‘Archie and the North Wind’ is a rare thing – a book in English by Gaelic writer Angus Peter Campbell. And it’s sure to be a real treat, for those who cannot read Gaelic, to have access to the work of this wonderful storyteller.
This is a work of magical realism, stuffed with traditional tales and laden with symbolism. It’s part (adult) fairytale and part parable.
The hero of the book – Archie – a bodach before his time – worn down by an unhappy home life, leaves his selfish wife and oblivious son behind, at his home in the Western Isles, and goes on a quest to find the source of the North Wind. The book is all about the journey – the places and the amazing characters Archie meets along the way. Archie forges (yes, he’s a blacksmith) wonderful friendships and is enchanted by the sights he sees.
The reader too is enchanted – by the beautiful prose – ‘He spread the curtains and looked out to the heavens. A large, white bear stood yards away, looking at him. An Arctic hare sat in the snow a little distance behind the bear. All the stars that ever existed blinked above. He thought he saw a row of penguins marching past till he remembered that was at the other end, to the south, at the different Arctic called the Antarctic. Just as they call South Uist one island and North Uist another.’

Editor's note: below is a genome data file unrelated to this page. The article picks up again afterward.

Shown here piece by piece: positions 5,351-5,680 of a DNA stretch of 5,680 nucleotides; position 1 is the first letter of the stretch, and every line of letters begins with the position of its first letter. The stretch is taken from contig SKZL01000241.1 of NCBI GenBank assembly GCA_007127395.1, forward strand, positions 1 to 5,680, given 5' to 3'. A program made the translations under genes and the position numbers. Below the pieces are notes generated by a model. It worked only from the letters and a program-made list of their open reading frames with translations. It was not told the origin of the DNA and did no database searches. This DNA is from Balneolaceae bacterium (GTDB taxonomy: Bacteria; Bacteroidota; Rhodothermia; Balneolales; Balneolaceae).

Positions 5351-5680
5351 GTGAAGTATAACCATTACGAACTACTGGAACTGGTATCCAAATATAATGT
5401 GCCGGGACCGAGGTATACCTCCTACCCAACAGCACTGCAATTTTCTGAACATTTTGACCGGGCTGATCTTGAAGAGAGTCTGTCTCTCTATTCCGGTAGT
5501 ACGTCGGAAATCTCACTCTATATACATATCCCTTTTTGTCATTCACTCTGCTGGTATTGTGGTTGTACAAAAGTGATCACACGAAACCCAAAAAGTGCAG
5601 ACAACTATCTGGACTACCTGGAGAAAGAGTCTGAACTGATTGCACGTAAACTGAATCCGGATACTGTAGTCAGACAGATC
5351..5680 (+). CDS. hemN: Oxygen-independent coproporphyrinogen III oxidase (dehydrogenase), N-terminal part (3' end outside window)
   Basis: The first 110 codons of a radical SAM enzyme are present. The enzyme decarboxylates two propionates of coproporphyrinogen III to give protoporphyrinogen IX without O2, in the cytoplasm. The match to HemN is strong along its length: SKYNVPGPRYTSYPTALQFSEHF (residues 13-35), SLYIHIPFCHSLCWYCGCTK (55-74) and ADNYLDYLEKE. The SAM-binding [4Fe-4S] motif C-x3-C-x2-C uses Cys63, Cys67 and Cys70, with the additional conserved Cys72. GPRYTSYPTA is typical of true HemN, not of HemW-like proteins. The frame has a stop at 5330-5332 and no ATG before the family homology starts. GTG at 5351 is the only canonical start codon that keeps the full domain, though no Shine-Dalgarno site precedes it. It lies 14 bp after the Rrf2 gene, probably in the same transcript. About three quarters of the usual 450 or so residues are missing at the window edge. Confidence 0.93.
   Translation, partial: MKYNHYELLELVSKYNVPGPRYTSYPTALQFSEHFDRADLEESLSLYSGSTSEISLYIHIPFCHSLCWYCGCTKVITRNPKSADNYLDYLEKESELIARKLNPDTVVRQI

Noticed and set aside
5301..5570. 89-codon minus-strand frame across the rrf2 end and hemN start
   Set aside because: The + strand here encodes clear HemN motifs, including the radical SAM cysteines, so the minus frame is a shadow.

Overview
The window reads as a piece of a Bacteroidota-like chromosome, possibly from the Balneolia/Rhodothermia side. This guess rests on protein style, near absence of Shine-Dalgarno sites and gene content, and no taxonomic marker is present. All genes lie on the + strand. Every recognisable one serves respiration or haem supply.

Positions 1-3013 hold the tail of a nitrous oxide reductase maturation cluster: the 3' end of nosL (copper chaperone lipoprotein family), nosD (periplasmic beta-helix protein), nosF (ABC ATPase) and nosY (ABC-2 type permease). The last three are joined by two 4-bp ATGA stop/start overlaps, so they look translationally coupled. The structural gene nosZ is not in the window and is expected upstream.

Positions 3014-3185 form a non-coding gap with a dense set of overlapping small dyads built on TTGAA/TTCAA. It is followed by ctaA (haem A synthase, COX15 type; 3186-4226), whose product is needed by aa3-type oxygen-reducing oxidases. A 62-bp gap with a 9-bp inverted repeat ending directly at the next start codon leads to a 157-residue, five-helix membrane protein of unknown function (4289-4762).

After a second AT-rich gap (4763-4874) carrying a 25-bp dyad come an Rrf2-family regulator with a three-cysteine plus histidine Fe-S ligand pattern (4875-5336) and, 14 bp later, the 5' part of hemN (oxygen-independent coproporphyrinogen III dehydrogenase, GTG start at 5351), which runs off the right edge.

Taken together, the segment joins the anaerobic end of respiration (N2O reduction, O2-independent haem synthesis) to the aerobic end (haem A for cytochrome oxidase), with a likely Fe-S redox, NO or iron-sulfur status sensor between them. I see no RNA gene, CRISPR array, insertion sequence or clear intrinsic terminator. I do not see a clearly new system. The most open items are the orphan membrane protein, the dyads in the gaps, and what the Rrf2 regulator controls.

When Archie returns from his travels it’s as if he’s never been away – as far as his wife and son are concerned – and maybe he hasn’t travelled far in physical terms. But in Archie’s reality he has gone an infinite distance. He has been to Skye, to mainland Scotland, to London, he has sailed around the world and trekked to the north pole.
And his memories of his adventures and of the people he met sustain him in his old age. People like Olga, the Polish horsewoman who arrived on the day of ‘An Siababh Mor’ (the great shaking – a fiercely strong wind) and the splendidly named Gobhlachan (literally meaning ‘crotch-ridden), and John the Goblin, Brawn the sailor, Yukon Joe and Ted Hah.
This is a story very much of the 21st century – but it’s also timeless. For Archie, the old traditional, oral tales prove to be true. For the reader – even in the sophisticated, scientifically dominated modern world – these tales, and Archie’s journey, hold more than a grain of truth and a world of infinite possibilities.
Read this book whilst curled up in an armchair by the fire and a dram in your hand, with curtains drawn and the north wind howling outside – and be transported.
‘Archie and the North Wind’ is published by Luath Press.